It’s a fitting opening night for Civilized, the one-man show at the sweet Red Sandcastle Theatre (a perfect venue for this intimate show). The smart solid production chose wisely, scheduling the night most brilliantly on Canada’s National Day for Truth and Reconciliation, a day that honors the children who never returned home and the survivors of Canada’s notorious residential schools as well as their families and communities. It was a much more meaningful evening than I was prepared for when I entered the Red Sandcastle Theatre but once I started to notice the sea of orange tee shirts in the audience, my friend and I realized that there must be a connection. And boy, was that an understatement.
I hadn’t read a thing about the show, as is my nature, wanting to be clear and uninhibited by expectations and internalized opinions, but I sort of wish, this time round, I had been a bit more emotionally prepared for what was to come. It was a journey, I will tell you that. An important one; vital, but also a difficult one personally, and I’m sure for many others in the audience that night.
Having the show open on this, the 2nd annual National Day of Truth and Reconciliation is a solidly clear and worthy demarcation. The production centers itself around that very tragedy, and is a significant and fitting public commemoration, in its own particular way, of the horrific and painful part of Canada’s history and also the ongoing impacts of residential schools on the Indigenous community. This essential play, Civilized, written with a clear intent by playwright Keir Cutler (Magnificence), is based on original primary source research on the Sir Wilfrid Laurier government, including a deep dive inside the Canadian Parliamentary Records, House of Commons debates, Department of Indian Affairs annual reports, newspaper archives, and the writings and reports of Dr. Peter Bryce. It feels very alive and on point, this research, and plays particularly well, especially in the hands of both actor and playwright.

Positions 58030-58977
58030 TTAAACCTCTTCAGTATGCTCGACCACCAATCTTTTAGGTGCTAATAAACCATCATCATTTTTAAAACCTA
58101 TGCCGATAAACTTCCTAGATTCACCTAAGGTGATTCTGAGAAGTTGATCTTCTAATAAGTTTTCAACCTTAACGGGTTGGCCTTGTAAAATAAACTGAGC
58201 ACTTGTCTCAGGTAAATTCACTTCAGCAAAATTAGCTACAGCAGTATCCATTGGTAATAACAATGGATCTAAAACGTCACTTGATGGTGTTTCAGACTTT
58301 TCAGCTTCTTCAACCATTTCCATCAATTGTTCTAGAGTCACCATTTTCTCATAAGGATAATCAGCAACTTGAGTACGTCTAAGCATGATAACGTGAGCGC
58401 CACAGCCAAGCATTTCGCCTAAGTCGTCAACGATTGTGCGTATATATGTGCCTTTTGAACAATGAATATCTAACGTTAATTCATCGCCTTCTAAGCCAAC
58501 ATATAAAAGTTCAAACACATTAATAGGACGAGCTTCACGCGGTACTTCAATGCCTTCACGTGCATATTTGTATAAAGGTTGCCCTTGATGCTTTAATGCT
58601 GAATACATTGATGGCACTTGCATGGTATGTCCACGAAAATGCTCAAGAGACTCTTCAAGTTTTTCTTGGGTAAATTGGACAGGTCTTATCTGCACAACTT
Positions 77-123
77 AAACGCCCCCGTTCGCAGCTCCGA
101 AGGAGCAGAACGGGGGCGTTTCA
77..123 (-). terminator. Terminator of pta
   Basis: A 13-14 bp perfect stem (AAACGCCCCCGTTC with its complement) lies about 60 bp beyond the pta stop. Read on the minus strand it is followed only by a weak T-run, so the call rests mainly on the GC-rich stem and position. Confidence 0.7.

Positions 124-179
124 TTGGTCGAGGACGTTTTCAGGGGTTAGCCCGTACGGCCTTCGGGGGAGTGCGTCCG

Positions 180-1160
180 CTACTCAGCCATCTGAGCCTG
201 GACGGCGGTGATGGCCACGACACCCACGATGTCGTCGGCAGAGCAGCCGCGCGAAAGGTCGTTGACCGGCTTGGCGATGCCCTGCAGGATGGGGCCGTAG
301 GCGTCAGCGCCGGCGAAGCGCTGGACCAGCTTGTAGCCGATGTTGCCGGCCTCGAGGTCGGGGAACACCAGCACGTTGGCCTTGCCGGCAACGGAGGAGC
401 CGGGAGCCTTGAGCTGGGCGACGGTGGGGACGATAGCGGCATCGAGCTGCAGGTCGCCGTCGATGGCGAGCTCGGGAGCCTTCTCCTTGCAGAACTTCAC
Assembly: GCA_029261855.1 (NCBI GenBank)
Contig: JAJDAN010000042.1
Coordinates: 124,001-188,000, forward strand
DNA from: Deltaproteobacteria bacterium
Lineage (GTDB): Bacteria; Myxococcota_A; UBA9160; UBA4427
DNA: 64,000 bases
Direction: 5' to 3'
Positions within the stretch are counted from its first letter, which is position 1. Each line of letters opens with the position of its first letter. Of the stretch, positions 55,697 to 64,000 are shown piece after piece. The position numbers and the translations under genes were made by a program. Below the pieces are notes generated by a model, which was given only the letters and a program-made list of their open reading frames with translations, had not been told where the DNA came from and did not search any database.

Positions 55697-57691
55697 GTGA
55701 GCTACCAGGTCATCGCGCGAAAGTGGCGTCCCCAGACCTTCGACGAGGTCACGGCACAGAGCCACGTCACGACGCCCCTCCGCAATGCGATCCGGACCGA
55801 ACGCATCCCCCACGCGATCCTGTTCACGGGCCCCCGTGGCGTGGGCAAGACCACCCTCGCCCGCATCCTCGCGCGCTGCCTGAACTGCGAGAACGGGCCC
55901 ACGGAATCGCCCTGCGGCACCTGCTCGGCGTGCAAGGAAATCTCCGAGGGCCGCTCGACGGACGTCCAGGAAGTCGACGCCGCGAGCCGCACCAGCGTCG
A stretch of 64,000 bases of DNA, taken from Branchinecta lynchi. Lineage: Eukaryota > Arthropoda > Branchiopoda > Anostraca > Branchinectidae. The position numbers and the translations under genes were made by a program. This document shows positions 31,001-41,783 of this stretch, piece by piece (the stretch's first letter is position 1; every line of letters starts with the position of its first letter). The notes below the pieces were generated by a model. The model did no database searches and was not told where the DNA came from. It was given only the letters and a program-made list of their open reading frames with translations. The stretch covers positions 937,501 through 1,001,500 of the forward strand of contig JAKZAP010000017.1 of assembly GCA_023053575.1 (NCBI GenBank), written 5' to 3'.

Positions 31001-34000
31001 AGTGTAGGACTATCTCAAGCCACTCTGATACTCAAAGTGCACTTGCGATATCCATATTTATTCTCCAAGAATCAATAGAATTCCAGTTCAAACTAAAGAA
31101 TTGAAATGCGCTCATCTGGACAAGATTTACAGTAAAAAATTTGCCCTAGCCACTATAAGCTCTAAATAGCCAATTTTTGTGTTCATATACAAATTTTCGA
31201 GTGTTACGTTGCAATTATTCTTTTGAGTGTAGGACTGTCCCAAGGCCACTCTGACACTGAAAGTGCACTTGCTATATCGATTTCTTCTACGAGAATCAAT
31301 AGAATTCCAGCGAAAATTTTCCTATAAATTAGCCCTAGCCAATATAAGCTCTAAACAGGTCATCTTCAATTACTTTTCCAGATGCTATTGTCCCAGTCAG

The play’s focus and span of the work dig deep into the trenches of the time, and the results are utterly riveting and powerful. They take us back in time and find inventive and instructive ways of giving both necessary information and delivering an uncomfortable space for a certain determined government official to try to justify these schools’ existence to this modern-day audience. The purpose is clear, and the early warnings of what will follow are accurate and deserving.
Civilized is a hard show to take in, especially for this card-carrying Indigenous person, who has a mother who grew up on a reservation in southwestern Ontario, and tells her own story of moving off the reservation, suddenly, one day after school. She, and I, can only make an educated guess why my grandfather, her father, one day, out of the blue, decided he had to get his family off the reservation right away. I’m sure some pretty loud alarm bells were going off somewhere quietly on that reservation and, more importantly, in his head. He must have thought that his children might be part of the next rounding up. That they might be taken on their way home one day, snatched up off the street, and placed, without their consent, into one of those residential schools. And my grandfather, I imagine, was not going to let that happen to his family.